This is amazing.

Wood and nettle shall we take a pedal? More info HERE.

Yesterday we had a cross country cyclist stop into the shop. While always tan, windblown, and generally exciting, there is nothing really out of the ordinary about this, except he was riding an Ira Ryan touring bike.

It is pretty cool to have a bike built by an old roommate and good friend stop in. Not as good as if it had been the Ira himself, but we still got some good biking stories over a beer on the patio at the Trumpet Blossom.

Roaming closer to home, the buffalo (okay, bison) that are part of a mural long covered up were uncovered when a building on the ped mall was demolished, pretty cool peek at local history. Read more about it here.



Over a week passes and we suddenly realize we haven’t updated the blog. We get so busy we tend to think things like, “nothing’s really happening around here, it’s just hectic.” But, lo! We take another look around, remember to bring out the camera once in a while, and whaddaya know, loads of stuff are blog-worthy.

This lil’ feller (or not-so-little if you note the chainguard) got some much needed grease in all the right parts and will soon get a re-covered seat. Revamped for the grandkids, old is new!

Disenchanted with your road bike? Swap that handlebar to something a bit more cruise-y and rediscover your bicycle bond. New adventures await!

In the case of the Masi CX Uno, new is new. Set up for commuter and light-tour duty, the CX Uno is ready to excel.

Next time somebody calls you a grease ball, just think of our little friend here at the shop, a literal ball of grease scraped from a fancy road derailleur.

For those of you who don’t know yet, or forgot, or never knew, our shop expanded. As such, our old smudged up and cramped little space has been vacant for a bit.

Enter the artist.

Framebuilder most extraordinary, sculptor par excellent Dana Haugaard transformed the grunge and grime into clean and shine. Mirrors, too. Come check it out, you’ll be glad you did!

Gallery Hours:
Wednesday, Friday, Saturday 12-5pm
and by appointment

RECEPTION (Party Time)
March 24th
Adult Beverages provided (as well as some fizzy water too, I’m sure)

Over the weekend we left the shop in the capable hands of our newest employees and Cody and I headed to Minneapolis to check out Frostbike, the biggest little bicycle tradeshow in the world. We saw some old stuff and some new stuff. Like this Big Dummy to Bill or Ted adapter from SURLY. No word if this will be available as a most awesome and all powerful cargo accessory, mostly because the dudes in the SURLY booth are kind of surly looking, so we just took a picture of it and are crossing our fingers.

Nicely done. We also got had a good discussion with the PDW folks not just about their innovative and well designed products, but how they are doing everything they can to reduce packaging to make the world a better place. Their Origami fender, for instance, is made out of it’s own packaging! Apparently Hutchinson thinks this is a reason for them to use more packaging, kind of like trading cardboard credits instead of carbon ones, demonstrated here with their full sized tubular tire box.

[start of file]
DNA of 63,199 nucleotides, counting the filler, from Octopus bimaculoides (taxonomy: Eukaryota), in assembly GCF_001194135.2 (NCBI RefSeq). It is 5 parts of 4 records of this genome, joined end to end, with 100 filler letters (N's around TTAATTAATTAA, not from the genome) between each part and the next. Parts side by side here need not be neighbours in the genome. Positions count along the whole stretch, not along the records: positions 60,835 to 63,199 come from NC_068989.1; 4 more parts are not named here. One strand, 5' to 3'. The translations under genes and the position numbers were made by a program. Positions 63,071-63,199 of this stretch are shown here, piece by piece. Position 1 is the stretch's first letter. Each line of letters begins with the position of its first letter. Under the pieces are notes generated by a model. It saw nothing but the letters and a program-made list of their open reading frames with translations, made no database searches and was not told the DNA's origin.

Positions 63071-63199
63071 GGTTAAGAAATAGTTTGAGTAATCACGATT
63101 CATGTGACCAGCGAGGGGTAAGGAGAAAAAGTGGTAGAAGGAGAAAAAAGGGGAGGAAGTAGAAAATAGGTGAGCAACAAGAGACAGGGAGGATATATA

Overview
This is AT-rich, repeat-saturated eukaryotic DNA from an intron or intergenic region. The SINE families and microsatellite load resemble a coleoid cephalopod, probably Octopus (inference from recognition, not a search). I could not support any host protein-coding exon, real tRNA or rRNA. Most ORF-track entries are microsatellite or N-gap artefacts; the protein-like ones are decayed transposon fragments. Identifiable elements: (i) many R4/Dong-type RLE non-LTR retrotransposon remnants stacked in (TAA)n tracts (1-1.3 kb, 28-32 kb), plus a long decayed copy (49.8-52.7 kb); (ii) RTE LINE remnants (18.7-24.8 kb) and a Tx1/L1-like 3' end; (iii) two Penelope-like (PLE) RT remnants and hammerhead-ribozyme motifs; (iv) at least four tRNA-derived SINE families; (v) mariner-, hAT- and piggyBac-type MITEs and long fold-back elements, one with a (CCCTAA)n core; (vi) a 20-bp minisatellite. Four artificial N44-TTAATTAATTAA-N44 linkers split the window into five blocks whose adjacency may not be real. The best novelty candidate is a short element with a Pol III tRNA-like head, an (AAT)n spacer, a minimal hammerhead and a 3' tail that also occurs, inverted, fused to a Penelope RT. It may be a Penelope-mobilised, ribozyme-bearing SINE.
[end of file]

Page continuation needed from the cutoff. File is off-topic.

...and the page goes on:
We also got a glimpse of Steve Flagg’s personal ride. He refuses to ride anything else, which keeps the R&D departments at SURLY, Salsa, Foundry, All-City, and Civia (forgetting anyone?) going trying to finally come up with something that will impress him enough to give it up and turn this beauty over to a museum.

After taking in all things trade show we roamed around Minneapolis to take in some of the bike culture up there. We hit the Seward Co-op, which is being discussed a lot in Iowa City lately as an idea generator for the possible Iowa City Co-op relocation. They have not just a Fixit stand like our beloved New Pi, but also covered bike parking, and lots of it!

So much it could not be fit in a single photo! We also hit a book store, a couple of faboo restaurants, and bike shops. One of them was even open. There are more photos, and lots more to report, so check out our Frostbike album, and come on in to see and hear more of what we learned up there. Big thanks to QBP and all the vendors for putting on such a great show.




Brooks saddles last a long time. But not forever. If and when the sides start to flare out you can lace them together to pull them back where they should be. Some of their new saddles come with holes all along the edge and all you have to do is get a lace, run it from side to side, pull it to the tension you are after and tie it up. If yours does not have holes you can either punch them or drill them. Or we can do it for you!

There are lots of webpages that show you how to do this, but most of them are boring, frankly, with pictures of drills and markers and stuff. So here we present the Brooks saddle in question with an exploded Sturmey Archer 3 speed hub to class it up a bit.

Speaking of class, here we have the same Brooks saddle, now with 6 holes drilled per side, plus a can of champagne. How did we do it?! We used a caliper to reference the first hole on each side from the rivet on the nose, and then evenly spaced them back, about a centimeter up from the bottom edge. The holes are just big enough for the lace to pass through. *WARNING*: Don’t drink too much coffee before performing the measuring or drilling step! As to how we got a can of champagne, it was a shopwarming gift form our friendly neighborhood bar.

Finished project, should provide a few more miles, or years, of use for it’s owner!

Back on an old English lightweight, looking like it owns the place. Class dismissed.

This Feb 14th, tell someone how you feel about their bike.

Heroes & Criminals Press

One dollar each, or 6 for five dollars.

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